The Coffee Tax (1784)
The Seven Years War (1756-1763) pushed Prussian resources to the limit. In response, Frederick II (“the Great”) pursued an intensified mercantilist policy to foster economic growth and rebuild state finances. Part of this effort involved the establishment of state monopolies – for instance, on the import of coffee in 1760 and the roasting of coffee in 1780. Monopolistic measures were also combined with a strict system of indirect taxation. The piece of paper hanging from the table in the overcrowded living room depicted below reads: “Five pfennigs for every lot of coffee.” The tobacco tin on the left is a reminder that coffee was neither the only state monopoly nor the only pleasure subject to excise taxes. Etching by Johann Gottfried Schadow (1764-1850), 1784.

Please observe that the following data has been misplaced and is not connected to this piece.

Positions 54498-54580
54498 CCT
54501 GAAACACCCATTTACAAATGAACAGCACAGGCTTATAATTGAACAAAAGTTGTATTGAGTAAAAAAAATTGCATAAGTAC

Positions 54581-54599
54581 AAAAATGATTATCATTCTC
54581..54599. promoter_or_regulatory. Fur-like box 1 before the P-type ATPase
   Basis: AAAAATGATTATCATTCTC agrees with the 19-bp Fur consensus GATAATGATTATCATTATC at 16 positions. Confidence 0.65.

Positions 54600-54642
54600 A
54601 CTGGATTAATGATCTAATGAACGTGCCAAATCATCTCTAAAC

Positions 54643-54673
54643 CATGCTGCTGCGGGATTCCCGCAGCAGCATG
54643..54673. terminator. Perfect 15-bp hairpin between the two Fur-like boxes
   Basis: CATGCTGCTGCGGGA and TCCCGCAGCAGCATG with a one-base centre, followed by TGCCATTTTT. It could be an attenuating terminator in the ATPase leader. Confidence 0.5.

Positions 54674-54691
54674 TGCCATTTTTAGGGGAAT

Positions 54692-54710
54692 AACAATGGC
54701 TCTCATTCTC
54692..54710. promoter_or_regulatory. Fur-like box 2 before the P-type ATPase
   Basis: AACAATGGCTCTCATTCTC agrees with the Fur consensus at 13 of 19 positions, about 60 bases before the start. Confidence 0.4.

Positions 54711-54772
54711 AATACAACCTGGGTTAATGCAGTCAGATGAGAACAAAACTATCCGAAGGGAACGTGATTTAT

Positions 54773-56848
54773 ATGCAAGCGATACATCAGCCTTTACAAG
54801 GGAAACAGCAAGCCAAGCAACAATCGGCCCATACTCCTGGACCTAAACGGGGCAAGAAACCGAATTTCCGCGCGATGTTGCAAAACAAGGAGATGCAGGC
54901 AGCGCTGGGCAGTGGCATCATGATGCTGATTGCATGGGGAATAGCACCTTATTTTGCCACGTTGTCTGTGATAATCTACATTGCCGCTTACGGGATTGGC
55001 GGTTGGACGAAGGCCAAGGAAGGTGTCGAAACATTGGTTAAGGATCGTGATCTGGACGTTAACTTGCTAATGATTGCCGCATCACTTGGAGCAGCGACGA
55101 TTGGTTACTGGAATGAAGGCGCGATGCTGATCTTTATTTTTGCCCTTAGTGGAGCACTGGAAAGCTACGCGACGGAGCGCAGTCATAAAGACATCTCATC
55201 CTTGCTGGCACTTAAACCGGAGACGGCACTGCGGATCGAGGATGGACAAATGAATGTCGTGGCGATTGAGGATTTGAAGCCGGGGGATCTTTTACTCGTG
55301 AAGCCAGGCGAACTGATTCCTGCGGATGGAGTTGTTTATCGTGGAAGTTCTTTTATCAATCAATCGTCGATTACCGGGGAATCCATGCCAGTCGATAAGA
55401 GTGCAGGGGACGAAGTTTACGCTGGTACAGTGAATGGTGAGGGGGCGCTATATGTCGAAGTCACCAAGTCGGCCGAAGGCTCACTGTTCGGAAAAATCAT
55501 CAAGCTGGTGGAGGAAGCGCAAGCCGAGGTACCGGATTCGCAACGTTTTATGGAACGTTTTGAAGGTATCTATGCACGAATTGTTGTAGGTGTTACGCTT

© Bildarchiv Preußischer Kulturbesitz
Original: Dresden, Kupferstichkabinett, Staatliche Kunstsammlungen